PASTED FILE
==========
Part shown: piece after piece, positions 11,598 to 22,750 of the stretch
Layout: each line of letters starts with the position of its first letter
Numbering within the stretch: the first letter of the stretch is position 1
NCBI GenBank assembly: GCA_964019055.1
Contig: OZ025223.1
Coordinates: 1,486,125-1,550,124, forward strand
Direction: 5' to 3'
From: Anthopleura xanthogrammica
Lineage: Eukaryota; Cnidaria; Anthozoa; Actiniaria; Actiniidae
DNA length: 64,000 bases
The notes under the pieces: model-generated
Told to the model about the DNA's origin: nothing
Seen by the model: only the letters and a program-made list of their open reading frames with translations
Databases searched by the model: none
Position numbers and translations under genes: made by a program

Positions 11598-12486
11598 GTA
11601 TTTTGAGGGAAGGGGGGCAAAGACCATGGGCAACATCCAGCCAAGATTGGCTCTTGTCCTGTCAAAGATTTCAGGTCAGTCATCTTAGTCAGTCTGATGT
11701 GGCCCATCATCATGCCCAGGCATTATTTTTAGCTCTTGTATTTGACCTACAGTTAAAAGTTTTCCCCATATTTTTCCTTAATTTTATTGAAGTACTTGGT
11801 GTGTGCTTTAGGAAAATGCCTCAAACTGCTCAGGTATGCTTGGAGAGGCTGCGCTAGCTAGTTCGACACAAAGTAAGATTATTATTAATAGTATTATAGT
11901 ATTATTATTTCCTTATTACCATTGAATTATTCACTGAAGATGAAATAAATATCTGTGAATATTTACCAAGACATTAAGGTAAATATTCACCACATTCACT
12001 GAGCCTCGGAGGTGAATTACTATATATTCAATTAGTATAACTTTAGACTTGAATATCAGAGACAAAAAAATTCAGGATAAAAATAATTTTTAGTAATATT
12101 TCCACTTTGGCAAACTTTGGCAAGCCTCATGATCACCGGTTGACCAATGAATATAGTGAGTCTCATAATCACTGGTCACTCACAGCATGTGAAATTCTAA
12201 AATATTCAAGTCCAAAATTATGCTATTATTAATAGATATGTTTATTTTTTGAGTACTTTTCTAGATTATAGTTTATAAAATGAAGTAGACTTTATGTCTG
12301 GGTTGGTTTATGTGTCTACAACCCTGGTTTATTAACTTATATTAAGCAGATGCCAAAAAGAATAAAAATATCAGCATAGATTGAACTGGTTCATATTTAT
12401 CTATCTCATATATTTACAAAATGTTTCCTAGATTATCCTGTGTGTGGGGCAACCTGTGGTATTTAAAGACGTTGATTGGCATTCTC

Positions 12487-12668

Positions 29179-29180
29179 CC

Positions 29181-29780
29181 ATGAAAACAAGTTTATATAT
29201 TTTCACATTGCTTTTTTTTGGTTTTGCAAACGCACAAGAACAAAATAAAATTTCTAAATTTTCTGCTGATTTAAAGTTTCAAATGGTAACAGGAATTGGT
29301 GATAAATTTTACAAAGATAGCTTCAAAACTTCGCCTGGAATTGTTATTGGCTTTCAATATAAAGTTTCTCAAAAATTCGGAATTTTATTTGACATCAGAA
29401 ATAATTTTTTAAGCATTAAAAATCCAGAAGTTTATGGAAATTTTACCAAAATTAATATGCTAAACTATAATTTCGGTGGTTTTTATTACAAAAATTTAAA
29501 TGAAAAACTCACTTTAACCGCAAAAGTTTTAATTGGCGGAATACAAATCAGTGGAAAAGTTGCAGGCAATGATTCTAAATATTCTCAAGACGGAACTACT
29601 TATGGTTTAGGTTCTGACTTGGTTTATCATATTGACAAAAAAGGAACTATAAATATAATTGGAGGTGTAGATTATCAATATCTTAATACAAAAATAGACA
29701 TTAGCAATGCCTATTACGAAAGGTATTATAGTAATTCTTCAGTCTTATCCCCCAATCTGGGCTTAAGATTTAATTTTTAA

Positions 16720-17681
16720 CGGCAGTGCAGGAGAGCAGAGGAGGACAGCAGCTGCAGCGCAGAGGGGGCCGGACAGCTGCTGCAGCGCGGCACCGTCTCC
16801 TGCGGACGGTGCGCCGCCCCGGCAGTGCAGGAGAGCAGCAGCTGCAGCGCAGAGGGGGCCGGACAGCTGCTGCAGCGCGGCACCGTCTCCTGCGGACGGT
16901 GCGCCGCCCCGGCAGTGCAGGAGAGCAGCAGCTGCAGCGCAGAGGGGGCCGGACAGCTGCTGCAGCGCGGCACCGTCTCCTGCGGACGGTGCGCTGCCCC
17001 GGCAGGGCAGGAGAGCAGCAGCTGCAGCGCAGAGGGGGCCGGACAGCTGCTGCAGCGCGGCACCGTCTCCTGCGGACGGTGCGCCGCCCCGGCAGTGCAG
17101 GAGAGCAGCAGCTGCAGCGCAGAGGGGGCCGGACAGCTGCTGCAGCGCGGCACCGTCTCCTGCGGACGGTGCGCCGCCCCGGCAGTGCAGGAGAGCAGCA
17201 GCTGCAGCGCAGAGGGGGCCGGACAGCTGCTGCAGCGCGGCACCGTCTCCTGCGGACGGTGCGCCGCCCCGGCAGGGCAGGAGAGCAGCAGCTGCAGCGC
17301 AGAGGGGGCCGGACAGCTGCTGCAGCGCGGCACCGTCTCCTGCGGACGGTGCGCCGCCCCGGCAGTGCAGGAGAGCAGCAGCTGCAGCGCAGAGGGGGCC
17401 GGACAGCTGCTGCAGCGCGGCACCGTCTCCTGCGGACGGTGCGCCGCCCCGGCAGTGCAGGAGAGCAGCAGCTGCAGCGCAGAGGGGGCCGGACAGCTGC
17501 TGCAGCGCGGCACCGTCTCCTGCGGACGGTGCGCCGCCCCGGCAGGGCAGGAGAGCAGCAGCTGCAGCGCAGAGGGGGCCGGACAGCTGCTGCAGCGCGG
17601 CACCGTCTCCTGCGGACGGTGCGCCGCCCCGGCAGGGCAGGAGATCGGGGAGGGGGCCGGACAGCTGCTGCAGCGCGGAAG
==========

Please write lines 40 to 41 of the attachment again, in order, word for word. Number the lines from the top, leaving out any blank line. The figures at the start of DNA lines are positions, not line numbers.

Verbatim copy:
16801 TGCGGACGGTGCGCCGCCCCGGCAGTGCAGGAGAGCAGCAGCTGCAGCGCAGAGGGGGCCGGACAGCTGCTGCAGCGCGGCACCGTCTCCTGCGGACGGT
16901 GCGCCGCCCCGGCAGTGCAGGAGAGCAGCAGCTGCAGCGCAGAGGGGGCCGGACAGCTGCTGCAGCGCGGCACCGTCTCCTGCGGACGGTGCGCTGCCCC